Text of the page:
No issue has consumed as much time and caused as much heartache as the White Street Landfill over the past two years. Vaughan has been unable to participate in votes or deliberation on the matter because her husband serves as legal counsel for Waste Industries, a company that was in the running for the contract before council voted last night to initiate contract negotiations with Gate City Waste Services. But, as a former council member, Vaughan voted in 2001 to close the landfill to household waste.
“When it was closed to municipal solid waste, I think we made a pact with the neighborhood,” she said, “and they should have been able to expect that would be respected.”
She added, “Why are we going to take our biggest asset and fill it up, and lose all of our potential bargaining power?”
Some might question Vaughan’s ability to lead considering her conflict of interest on this most critical issue.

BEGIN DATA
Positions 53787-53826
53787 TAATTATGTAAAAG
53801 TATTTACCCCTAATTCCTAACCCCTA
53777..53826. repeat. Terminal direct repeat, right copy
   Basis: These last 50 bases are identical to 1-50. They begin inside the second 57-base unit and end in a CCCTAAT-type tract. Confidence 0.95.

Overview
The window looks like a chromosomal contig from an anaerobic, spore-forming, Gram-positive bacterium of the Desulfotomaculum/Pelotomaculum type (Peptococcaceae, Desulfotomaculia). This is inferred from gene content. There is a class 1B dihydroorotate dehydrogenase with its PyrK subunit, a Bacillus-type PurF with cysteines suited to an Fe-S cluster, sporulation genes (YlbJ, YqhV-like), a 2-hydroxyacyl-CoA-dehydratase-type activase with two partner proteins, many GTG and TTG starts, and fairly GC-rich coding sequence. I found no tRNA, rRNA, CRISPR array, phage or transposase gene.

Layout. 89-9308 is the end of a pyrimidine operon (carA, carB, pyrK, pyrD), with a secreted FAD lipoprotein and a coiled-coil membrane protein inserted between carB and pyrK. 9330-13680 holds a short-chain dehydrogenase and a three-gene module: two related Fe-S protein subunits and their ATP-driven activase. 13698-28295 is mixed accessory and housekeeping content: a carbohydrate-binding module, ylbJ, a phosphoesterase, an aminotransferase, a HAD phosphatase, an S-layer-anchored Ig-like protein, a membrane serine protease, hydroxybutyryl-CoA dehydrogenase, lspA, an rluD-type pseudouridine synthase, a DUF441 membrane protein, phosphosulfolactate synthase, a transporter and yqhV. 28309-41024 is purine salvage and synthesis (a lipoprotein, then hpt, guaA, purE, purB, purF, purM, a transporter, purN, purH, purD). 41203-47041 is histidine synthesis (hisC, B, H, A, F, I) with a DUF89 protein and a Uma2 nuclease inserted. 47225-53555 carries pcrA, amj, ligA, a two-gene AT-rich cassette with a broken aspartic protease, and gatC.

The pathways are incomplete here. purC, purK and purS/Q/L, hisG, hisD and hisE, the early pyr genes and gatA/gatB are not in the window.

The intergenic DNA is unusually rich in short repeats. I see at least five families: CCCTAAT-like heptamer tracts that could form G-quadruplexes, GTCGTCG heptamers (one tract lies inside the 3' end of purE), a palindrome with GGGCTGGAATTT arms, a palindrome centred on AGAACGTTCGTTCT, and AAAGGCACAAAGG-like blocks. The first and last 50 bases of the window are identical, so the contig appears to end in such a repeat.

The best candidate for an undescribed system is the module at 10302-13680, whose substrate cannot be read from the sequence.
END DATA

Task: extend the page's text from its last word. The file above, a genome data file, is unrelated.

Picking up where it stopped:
She responded by noting that she lead efforts to rewrite a city ordinance so that city staff would be required to obtain council approval before changing conditions in rezoning decisions. The issue came up when a developer changed plans and began building assisted living homes after receiving approval to build upscale town homes.
While Vaughan was not on council at the time the body took action on the matter in 2009, she strongly advocated for the restoration of the protest petition in Greensboro.